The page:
Stupid Atheist Meme #2: “It is wrong always, everywhere, and for anyone, to believe anything upon insufficient evidence”
This is my second post in my series on stupid atheist memes. (For the previous entry, click here.) I’d like to discuss the following meme, coined by philosopher W.K. Clifford in his famous essay, “The Ethics of Belief.”
It is wrong always, everywhere, and for anyone, to believe anything upon insufficient evidence.
While I am embarrassed to admit that, in my philosophical youth, I used to agree with this meme, I’m proud to say I got wiser.
The problem with this meme (and the reason I think it’s stupid) is that it is self-defeating. Assume, for the sake of argument, that it’s true. Now ask yourself, “What is the evidence that it’s true?” I’m not sure what would even count as evidence for Clifford’s meme.
Also, as someone who’s been thinking about nontheistic metaethics recently, I think it’s interesting to focus on the word “wrong” for a moment. That word suggests (to me, anyway) that Clifford is stating some sort of normative principle. But which kind of normativity? Moral? Epistemic? Something else? In any case, the word “wrong” suggests a potential practical (if not logical) inconsistency among some of the people who buy into Clifford’s meme. Take, for example, Richard Dawkins’s oft-quoted (if misguided) verdict on morality and purpose:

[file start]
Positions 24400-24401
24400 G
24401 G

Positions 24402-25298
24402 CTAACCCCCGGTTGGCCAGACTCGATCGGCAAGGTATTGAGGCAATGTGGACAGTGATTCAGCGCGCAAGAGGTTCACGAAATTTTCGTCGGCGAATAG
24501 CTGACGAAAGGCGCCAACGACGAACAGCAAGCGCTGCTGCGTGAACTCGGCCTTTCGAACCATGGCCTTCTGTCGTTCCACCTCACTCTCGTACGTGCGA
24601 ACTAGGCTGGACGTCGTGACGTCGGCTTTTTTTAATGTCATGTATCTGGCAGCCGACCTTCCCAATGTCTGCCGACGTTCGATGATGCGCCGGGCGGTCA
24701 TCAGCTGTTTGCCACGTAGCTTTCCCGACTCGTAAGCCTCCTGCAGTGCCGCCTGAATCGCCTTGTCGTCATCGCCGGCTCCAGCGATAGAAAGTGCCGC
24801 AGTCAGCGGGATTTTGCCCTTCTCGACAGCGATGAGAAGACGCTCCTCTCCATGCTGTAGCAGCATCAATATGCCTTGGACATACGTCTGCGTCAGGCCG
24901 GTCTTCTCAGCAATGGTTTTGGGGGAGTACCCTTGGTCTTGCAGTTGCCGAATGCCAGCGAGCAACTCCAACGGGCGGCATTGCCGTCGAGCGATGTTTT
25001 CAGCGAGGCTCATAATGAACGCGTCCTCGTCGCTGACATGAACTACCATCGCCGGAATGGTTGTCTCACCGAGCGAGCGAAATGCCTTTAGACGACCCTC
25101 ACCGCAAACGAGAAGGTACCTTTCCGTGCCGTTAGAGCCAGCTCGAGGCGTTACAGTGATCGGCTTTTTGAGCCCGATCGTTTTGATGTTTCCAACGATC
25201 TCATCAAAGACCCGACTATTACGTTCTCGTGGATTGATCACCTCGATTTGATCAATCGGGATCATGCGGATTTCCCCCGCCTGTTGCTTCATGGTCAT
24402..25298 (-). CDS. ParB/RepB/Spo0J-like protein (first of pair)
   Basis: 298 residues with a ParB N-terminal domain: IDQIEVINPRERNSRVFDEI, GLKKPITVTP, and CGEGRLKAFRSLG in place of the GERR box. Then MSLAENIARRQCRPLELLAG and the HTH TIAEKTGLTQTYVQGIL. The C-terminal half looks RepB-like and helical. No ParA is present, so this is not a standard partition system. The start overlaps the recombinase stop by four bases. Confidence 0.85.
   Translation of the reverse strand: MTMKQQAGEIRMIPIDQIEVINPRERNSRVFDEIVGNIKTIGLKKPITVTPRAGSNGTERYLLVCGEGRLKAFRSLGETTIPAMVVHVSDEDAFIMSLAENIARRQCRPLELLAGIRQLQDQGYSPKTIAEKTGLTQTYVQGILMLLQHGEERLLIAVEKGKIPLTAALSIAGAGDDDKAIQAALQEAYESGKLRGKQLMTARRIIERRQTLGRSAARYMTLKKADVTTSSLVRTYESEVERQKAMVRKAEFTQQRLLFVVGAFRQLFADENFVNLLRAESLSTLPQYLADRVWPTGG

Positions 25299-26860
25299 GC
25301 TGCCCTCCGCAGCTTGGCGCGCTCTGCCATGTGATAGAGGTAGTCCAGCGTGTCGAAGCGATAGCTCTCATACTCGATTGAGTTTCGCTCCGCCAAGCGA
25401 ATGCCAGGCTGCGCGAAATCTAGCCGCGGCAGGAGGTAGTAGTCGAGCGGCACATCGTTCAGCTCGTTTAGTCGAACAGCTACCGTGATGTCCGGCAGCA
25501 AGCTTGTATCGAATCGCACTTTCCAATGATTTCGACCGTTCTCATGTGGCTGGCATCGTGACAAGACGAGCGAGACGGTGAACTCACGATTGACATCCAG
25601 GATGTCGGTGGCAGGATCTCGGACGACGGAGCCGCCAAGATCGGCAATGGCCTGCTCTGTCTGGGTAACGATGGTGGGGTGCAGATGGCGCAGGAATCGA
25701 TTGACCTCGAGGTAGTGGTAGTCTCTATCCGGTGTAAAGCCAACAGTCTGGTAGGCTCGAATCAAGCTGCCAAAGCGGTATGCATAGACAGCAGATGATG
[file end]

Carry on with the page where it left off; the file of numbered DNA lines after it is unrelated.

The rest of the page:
(1) The universe we observe has precisely the properties we should expect if there is, at bottom, no design, no purpose, no evil and no good, nothing but blind, pitiless indifference. … DNA neither knows nor cares. DNA just is. And we dance to its music.”
–Richard Dawkins (boldface mine)
Assuming that Dawkins means that there is no such thing as ontologically objective moral values or duties, then notice this entails that there is nothing (ontologically objectively) morally bad or wrong about believing something without sufficient evidence. In other words, Dawkins’ statement seems to entail this statement.
(2) The universe we observe has precisely the properties we should expect if there is, at bottom, nothing wrong with believing something upon insufficient evidence.
Since I reject Clifford’s meme, does this mean I think it’s okay to believe anything without sufficient evidence? No, not at all. In fact, in our everyday lives, there might not be much or any practical difference between someone who agrees with this meme and myself. In theory, however, Clifford’s meme is a much too simplistic approach to the justification of belief. And the task of articulating a better alternative is probably more difficult (and complex) than many non-philosophers assume.